An anonymous group of Apple
employees posted a letter to CEO Tim Cook
on Friday complaining that at Apple, there is no reasonable expectation of privacy for company employees. That's because workers are "aggressively encouraged to sync their personal iClouds to their devices," allowing Apple to be able to search "many workers' personal data." The company, says the letter, "denies all workers the benefit of the doubt, and a sense of safety and trust in the workplace."
Apple employees write an open letter to CEO Tim Cook complaining about how they are being treated by the company
The employees who wrote and posted the letter want Cook and Apple to "do the right thing" by creating a work environment "where everyone feels safe and welcome and has the promise of equal opportunity and treatment." They also want the company to provide job candidates and current workers "a transparent look at salary or hourly ranges" to help them negotiate improved paychecks.
Apple employees are hoping that by sharing their stories, it will bring more attention to their plight. In the open letter, it says, "Hundreds of us have documented our stories of abuse, discrimination, and harassment. Hundreds of us have documented reporting our stories through internal channels, and receiving no relief. In sharing our stories, we are calling attention to our experiences working at Apple, and how much better we can do."
They are also sharing their stories because "At Apple, we are called upon to do the right thing, and that must extend to how we treat employees. We are reaching out because Apple must fulfill its promise of inclusion, diversity, and equity. We demand an environment where everyone feels safe and welcome and has the promise of equal opportunity and treatment."
The letter asks for "Increased separation between Apple-owned and worker-owned digital and physical property in all Apple policies." In order to keep workers' personal data private, the letter suggests that Apple provide employees with an iCloud account using corporate email accounts. This will keep personal data private for employees wanting to opt-out of iCloud @ Apple and anything outside of the Apple work folder would remain off-limits to Apple.
"Workers who require devices should have a dedicated number and be allowed a personal device unlinked from Apple’s corporate ecosystem," according to the missive. This would include Apple refraining from publishing personal phone numbers in the Apple Directory. "Employees have been harassed on their personal phone numbers as a result of this policy," the open letter notes.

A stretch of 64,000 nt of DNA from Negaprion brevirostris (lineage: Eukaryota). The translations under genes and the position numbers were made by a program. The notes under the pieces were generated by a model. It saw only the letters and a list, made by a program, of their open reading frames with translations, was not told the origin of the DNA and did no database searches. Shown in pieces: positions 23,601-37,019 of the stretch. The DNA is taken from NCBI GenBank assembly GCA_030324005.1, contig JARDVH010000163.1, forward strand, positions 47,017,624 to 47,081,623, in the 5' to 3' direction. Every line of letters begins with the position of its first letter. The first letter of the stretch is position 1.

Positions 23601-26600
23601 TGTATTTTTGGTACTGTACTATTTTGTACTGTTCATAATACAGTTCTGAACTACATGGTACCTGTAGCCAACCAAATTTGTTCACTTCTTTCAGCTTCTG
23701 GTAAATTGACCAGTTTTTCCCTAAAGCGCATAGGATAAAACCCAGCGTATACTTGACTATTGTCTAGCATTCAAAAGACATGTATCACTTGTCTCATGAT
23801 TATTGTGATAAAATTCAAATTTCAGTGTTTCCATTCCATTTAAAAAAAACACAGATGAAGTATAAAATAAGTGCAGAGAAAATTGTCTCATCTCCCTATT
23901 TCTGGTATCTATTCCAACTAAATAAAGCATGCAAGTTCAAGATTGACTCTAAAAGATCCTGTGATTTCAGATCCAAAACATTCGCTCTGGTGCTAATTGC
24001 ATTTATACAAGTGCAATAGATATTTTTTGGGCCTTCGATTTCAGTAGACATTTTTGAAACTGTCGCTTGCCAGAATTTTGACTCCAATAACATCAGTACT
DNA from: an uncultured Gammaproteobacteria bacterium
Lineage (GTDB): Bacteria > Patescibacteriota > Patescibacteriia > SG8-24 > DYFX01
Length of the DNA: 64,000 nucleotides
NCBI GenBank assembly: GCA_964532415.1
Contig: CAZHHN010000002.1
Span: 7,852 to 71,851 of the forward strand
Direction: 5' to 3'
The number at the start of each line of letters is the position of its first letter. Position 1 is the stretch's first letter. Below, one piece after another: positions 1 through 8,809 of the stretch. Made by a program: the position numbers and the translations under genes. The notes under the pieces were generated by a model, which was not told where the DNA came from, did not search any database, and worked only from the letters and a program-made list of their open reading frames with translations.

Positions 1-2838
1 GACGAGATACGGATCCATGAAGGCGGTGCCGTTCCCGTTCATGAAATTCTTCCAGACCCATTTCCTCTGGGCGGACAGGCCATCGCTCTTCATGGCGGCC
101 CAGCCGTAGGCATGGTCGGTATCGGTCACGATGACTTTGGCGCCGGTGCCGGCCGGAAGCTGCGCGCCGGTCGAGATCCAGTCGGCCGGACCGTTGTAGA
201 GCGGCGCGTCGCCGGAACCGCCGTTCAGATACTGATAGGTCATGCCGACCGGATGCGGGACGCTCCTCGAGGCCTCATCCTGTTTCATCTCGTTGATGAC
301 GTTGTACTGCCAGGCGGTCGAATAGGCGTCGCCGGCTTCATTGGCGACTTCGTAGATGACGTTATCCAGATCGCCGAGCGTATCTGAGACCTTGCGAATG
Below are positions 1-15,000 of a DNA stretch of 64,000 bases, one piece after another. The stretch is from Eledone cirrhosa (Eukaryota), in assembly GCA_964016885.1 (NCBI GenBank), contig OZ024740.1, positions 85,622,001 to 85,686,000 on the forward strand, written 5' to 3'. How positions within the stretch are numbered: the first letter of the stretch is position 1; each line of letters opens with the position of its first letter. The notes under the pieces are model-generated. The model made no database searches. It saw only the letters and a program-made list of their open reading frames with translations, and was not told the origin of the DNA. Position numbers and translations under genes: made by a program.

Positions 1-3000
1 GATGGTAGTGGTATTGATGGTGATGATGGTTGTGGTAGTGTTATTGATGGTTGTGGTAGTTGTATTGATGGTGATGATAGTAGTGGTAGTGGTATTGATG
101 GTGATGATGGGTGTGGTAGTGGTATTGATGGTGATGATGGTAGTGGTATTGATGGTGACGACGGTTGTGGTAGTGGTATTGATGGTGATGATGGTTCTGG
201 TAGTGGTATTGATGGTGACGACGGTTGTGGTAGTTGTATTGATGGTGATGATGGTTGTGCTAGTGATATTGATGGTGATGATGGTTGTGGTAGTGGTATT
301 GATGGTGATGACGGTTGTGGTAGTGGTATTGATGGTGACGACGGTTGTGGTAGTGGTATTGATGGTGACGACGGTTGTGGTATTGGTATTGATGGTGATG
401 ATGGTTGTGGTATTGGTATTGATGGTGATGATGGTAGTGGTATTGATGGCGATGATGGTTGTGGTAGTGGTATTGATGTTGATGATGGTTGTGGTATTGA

The employees want the tech giant to "Provide transparent livable, equitable, and fair compensation across all of Apple." One suggestion calls for Apple to "Audit all wages per geographic area, including hourly retail roles, are above the living wage calculated for that area. Provide benefit package parity to all hourly and salaried workers working more than 20 hours per week."
Apple employees want to be able to report problems to management without fear of retribution
Additionally, the workers request that Apple "Audit all promotions and performance reviews for gender, racial, disability, and heteronormative biases that may lead to wage gaps and a lack of opportunity and compensation within the company in each part of it." Speaking of audits, the letter recommends that all third-party relationships be audited including vendors and staffing agencies.
Employees want to be able to report issues to management without fear of retribution. The letter says that Apple "workers should feel psychologically safe to report issues, request accommodation, and get information in a way that upholds employment law, respects privacy, and protects them from suppression of rights, retaliation and discrimination."
Lastly, the open letter asks Apple to "Provide a process for group concerns to be heard with a transparent feedback loop." This section goes on to say that "Workers want to feel heard and have their issues addressed, especially when those concerns are widely shared. The opaque nature of individualized feedback chains have left many feeling like leadership has stopped listening to us altogether."
At the end of the letter, it asks, "Will you sign the letter and stand together with us?" You can choose to respond Yes or No. Even if you have never worked for Apple a day in your life, you can still respond in the affirmative and sign the letter.